Thomas Lauderdale doesn’t mince emotions when he talks about Tucson’s Mariachi Aztlán de Pueblo High School.
He loves them.
So it was a no brainer whom he and his Pink Martini “little orchestra” would invite to open for them at Centennial Hall on Tuesday, Aug. 29.
“They are my favorites of any of our collaborations with young people,” Lauderdale said last week in a phone interview from home in Portland, Oregon. “They are authentic and earnest. They are fantastic.”
Pink Martini was first introduced to Mariachi Aztlán when the ensemble joined them on stage at Centennial Hall in January 2016 on the recommendation of Curtis McCrary, general manager of the Rialto Theatre. The Rialto presented the 2016 show and is presenting Tuesday’s concert.
“They loved us,” said Mariachi Aztlán music director John Contreras, a sentiment backed up by Lauderdale who last week said the group “totally blew us away.”
Within several days of that 2016 Tucson show, Pink Martini whisked the students off to Palm Beach, California, for a back-to-back pair of sold-out concerts. Months later, the group was back in Los Angeles joining Pink Martini for the group’s New Year’s Eve concert at Disney Hall.
Contreras, who has led Mariachi Aztlán for 16 years, said the group joined guest vocalist Rita Moreno on “America” from “West Side Story.”
“They are the most amazing band,” Lauderdale said.
Tuesday’s concert is Pink Martini’s first here since that one with the Pueblo mariachi. The group, which Lauderdale formed in 1994 to play mostly close to home shows in Portland, has made Tucson a regular stop since the early 2000s. In addition to Centennial Hall, the group has performed at Fox Tucson Theatre, the Rialto and with the Tucson Symphony Orchestra at Music Hall.
“I love Tucson,” Lauderdale said, naming University of Arizona Fred Fox School of Music piano prof John Milbauer among his handful of Tucson friends. “I really like Tucson. I didn’t really realize that I would like Arizona so much and particularly Tucson.”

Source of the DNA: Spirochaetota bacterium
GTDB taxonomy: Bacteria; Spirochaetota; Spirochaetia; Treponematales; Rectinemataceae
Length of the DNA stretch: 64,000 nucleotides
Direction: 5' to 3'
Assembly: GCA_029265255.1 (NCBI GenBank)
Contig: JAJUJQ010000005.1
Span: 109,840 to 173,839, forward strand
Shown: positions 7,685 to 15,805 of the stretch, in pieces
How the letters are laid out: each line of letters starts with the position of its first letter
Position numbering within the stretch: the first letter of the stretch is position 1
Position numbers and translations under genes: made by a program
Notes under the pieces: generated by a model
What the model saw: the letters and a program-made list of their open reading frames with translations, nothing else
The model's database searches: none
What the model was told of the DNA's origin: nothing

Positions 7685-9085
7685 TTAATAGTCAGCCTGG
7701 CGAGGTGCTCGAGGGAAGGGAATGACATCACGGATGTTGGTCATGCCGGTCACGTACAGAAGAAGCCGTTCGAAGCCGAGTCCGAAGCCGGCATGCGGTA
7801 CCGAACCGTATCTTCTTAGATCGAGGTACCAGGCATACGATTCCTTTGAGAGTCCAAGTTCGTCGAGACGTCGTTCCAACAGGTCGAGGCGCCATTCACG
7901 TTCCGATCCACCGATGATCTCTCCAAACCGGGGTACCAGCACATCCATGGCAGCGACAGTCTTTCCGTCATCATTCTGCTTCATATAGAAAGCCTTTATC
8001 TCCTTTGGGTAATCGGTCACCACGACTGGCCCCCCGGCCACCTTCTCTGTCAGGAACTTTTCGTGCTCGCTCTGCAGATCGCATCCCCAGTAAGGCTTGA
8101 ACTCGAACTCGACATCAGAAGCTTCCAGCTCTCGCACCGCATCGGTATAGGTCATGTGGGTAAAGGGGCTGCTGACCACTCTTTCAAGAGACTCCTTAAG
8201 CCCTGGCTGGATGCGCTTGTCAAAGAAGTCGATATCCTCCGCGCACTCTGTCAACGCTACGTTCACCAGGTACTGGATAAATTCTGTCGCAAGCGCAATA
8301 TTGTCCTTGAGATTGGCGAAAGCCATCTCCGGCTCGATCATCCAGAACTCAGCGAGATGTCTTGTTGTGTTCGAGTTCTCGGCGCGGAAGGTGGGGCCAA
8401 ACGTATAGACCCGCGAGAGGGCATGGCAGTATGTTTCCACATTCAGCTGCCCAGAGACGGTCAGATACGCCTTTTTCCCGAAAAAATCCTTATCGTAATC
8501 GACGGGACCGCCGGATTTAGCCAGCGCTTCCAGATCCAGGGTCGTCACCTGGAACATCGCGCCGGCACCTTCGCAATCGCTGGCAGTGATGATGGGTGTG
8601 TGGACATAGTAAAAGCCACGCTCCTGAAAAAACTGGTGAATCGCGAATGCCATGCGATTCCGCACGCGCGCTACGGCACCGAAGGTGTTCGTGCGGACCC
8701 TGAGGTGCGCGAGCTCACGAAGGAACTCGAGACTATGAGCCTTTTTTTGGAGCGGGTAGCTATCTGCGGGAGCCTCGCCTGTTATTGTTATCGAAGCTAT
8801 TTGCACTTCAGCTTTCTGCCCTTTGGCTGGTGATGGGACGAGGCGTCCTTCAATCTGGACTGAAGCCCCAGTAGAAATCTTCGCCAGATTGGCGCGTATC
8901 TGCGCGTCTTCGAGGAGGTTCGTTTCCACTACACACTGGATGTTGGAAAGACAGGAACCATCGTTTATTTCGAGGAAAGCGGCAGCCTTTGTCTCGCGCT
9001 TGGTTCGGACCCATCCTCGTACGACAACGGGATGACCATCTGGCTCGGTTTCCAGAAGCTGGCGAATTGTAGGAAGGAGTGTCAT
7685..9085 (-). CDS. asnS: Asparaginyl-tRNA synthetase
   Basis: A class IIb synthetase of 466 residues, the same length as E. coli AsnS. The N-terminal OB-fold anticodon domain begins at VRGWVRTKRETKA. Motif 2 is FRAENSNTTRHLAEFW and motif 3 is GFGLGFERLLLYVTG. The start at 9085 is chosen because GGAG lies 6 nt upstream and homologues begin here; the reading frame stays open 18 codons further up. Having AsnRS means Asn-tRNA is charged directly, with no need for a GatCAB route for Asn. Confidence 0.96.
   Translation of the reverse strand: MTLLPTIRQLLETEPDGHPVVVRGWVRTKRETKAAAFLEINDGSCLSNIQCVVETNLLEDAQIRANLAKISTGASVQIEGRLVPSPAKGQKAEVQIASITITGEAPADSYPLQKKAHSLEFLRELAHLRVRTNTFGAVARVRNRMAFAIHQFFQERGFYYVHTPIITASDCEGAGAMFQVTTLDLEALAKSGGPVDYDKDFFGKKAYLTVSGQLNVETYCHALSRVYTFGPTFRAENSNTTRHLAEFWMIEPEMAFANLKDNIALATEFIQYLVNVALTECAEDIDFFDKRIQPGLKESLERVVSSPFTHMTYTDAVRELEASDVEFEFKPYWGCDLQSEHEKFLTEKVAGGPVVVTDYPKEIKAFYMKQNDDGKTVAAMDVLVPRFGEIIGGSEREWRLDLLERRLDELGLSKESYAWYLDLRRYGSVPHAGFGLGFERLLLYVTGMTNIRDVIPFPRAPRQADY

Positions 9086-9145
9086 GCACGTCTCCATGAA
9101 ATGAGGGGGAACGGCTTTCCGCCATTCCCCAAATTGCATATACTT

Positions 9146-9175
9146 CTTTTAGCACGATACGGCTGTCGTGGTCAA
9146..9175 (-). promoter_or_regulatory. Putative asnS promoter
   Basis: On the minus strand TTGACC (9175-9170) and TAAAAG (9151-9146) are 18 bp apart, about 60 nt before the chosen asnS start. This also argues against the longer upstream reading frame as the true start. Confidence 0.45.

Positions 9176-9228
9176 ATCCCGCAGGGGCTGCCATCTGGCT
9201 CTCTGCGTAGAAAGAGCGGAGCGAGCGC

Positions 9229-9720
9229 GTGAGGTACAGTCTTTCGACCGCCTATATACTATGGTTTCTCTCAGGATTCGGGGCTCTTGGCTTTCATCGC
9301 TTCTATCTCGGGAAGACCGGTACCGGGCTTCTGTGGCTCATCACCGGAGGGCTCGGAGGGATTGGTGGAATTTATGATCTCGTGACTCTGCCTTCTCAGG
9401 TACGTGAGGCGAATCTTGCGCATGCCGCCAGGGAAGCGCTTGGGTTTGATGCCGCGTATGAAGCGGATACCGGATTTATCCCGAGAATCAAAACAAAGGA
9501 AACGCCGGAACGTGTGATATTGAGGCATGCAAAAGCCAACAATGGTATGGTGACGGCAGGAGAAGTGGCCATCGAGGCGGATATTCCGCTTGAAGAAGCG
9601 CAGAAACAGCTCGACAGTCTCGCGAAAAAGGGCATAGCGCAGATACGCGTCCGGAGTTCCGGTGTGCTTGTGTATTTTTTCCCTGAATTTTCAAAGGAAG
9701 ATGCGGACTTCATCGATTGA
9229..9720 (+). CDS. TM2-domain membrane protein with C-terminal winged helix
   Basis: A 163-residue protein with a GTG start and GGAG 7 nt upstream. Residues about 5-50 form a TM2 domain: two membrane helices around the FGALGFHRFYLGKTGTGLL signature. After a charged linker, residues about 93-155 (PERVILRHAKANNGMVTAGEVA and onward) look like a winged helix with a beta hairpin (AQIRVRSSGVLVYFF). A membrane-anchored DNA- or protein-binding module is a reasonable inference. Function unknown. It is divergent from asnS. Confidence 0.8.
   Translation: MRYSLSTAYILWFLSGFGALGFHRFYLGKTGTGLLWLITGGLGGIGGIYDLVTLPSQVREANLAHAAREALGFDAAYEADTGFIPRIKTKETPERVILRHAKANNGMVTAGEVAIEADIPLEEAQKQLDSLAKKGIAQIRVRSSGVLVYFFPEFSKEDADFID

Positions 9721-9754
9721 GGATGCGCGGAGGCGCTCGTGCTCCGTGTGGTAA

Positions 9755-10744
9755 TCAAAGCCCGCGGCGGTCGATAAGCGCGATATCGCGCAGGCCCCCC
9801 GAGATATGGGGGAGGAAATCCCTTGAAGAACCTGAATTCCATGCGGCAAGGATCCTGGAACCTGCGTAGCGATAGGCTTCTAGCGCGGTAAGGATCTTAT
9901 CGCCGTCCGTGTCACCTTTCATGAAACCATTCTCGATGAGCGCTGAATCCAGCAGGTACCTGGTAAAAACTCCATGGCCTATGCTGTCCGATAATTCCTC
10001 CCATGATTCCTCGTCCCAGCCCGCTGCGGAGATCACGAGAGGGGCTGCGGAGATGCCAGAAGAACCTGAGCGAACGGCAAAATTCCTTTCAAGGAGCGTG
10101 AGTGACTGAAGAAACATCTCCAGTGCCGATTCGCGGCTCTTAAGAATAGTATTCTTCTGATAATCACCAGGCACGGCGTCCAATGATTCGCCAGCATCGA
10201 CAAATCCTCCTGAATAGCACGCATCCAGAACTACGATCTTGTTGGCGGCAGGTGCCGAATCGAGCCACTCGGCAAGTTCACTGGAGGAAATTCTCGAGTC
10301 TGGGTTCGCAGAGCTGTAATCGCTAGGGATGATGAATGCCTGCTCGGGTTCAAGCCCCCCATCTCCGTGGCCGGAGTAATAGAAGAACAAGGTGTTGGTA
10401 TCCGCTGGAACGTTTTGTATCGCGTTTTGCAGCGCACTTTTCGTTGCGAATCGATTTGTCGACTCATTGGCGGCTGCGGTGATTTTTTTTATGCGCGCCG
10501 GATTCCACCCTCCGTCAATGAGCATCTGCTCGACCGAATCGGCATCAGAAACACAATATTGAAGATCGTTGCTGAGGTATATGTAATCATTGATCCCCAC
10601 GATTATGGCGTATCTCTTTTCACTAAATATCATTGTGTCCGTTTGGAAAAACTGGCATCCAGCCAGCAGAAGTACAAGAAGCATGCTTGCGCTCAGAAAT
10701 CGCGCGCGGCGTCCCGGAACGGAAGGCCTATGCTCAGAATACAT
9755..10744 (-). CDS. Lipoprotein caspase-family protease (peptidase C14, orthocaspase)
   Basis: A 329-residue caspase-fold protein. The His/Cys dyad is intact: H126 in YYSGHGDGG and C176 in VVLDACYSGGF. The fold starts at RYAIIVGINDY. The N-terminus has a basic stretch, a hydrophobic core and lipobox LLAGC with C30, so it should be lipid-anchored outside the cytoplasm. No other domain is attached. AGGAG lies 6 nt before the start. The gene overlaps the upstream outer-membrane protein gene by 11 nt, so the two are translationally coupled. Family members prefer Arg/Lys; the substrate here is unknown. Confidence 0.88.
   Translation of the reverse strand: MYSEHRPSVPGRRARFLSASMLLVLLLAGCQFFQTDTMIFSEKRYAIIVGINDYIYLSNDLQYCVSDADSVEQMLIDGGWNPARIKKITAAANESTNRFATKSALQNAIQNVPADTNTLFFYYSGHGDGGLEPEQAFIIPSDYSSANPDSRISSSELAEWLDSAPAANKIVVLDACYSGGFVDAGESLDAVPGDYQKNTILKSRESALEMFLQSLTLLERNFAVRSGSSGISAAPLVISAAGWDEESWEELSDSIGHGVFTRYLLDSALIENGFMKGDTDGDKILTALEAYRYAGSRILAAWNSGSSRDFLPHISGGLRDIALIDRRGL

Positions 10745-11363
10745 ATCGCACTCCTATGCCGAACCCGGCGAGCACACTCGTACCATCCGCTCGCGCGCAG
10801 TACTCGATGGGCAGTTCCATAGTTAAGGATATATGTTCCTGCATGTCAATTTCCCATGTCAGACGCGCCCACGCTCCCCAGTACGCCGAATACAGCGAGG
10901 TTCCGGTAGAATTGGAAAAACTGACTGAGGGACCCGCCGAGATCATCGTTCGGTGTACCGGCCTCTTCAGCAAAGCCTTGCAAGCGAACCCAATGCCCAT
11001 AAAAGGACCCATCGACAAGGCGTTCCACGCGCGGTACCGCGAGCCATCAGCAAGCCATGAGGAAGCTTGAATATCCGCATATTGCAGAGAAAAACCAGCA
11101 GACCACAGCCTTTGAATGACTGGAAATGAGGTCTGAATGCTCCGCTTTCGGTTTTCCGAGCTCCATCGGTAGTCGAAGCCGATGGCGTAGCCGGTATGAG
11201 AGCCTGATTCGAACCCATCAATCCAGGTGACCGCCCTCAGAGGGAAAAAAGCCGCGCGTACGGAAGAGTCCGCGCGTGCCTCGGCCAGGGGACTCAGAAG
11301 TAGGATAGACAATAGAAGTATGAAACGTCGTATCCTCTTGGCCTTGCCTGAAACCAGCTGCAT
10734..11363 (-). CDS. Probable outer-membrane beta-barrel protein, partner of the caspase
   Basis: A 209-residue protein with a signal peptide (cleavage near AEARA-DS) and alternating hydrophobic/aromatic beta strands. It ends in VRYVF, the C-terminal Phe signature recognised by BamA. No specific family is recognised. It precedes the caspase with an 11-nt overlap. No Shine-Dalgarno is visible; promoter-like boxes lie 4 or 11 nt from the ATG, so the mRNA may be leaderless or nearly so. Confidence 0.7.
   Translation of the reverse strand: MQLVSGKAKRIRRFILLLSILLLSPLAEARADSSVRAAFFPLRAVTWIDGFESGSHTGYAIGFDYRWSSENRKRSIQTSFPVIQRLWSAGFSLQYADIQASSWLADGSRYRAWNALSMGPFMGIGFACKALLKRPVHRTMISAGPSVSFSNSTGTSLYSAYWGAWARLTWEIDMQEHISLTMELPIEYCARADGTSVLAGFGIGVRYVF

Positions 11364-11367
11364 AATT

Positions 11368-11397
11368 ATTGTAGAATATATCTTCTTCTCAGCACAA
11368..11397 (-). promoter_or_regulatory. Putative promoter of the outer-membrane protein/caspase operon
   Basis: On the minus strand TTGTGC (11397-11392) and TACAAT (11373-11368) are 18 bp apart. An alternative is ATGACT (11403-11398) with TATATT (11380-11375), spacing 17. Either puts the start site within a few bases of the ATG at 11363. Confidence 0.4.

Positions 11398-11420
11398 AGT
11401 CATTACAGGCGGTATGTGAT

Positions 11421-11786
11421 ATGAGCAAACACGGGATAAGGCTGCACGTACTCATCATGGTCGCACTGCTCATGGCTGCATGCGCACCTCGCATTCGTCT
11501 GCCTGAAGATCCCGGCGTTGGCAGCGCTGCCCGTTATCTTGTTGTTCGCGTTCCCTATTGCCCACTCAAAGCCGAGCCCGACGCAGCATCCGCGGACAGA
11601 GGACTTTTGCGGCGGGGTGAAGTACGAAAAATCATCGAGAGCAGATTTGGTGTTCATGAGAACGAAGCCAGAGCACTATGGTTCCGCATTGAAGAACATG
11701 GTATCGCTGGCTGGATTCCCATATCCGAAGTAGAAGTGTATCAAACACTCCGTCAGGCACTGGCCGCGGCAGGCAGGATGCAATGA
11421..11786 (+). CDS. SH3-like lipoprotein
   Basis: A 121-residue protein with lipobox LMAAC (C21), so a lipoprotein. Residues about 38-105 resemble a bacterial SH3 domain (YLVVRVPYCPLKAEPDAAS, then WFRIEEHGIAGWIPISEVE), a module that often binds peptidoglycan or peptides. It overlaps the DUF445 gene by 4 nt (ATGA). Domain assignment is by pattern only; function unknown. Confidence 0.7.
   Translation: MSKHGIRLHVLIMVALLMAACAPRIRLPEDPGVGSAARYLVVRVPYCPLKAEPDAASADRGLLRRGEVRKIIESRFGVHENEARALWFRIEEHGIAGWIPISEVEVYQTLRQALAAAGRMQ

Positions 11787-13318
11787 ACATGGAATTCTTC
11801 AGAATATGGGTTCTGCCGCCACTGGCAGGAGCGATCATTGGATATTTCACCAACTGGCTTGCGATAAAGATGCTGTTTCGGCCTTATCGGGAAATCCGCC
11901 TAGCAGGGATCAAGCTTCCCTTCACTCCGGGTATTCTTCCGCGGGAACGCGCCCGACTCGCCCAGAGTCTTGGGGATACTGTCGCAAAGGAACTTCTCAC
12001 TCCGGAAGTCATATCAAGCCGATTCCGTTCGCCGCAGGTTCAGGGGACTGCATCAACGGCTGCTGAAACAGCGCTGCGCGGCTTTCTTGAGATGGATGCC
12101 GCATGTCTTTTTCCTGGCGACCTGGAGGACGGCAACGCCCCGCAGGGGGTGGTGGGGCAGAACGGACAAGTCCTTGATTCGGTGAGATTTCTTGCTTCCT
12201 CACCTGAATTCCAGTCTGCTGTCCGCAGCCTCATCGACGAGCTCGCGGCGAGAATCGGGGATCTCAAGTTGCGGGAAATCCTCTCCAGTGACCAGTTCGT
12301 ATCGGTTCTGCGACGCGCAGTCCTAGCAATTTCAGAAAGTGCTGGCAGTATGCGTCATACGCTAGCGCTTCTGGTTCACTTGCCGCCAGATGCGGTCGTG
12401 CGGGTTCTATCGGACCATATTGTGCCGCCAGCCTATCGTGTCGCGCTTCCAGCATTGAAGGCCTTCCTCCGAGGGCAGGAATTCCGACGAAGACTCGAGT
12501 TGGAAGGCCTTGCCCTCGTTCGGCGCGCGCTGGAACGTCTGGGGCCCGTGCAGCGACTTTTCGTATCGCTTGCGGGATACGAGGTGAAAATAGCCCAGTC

Lauderdale’s 10-piece band comes here after a whirlwind summer that saw it zigzag across the globe, starting at Red Rocks in Colorado, shooting through Canada and up to Martha’s Vineyard in New England, then off to Beirut, Lebanon, as well as Hungary and Spain and over to a couple outdoor festivals in France and Switzerland before circling back and ending up in Idaho.
“I never even imagined I would tour with the band outside of Portland,” Lauderdale said, reflecting on his busy summer. “It seemed from the beginning to be sort of unwieldy. It wasn’t even on the radar as a possibility.”
In addition to its diverse catalogue, Pink Martini’s appeal lies largely in its ability to transcend cultural and language barriers through its music. With rotating lead vocals from founding member China Forbes and Storm Large, they sing in 25 languages — we can expect to hear at least 10 of them on Tuesday night — and borrow from jazz, blues, classical and pop.
Lauderdale said the set list on Tuesday will pull from the band’s dozen albums including its 2016 record “Je Dis Oui!” which includes six songs co-written by Lauderdale. The album also includes covers of Cole Porter’s “Love For Sale” alongside traditional folk tunes sung in English, French, Farsi, Armenian, Portuguese, Arabic and Turkish, and a turn at Franz Schubert’s “Serenade.”
On Tuesday, the group and Mariachi Aztlán will perform “¿Dónde Estás Yolanda?” a Pink Martini tune from 1997’s “Sympathique.”
Mariachi Aztlán’s Contreras said his group of student musicians are honored and tickled that Pink Martini sought them out. It’s a chance for the young musicians to share a stage and experience up close Pink Martini’s high level of musicianship.
Contact reporter Cathalena E. Burch at firstname.lastname@example.org or 573-4642. On Twitter. Ernesto Portillo Jr. contributed to this story.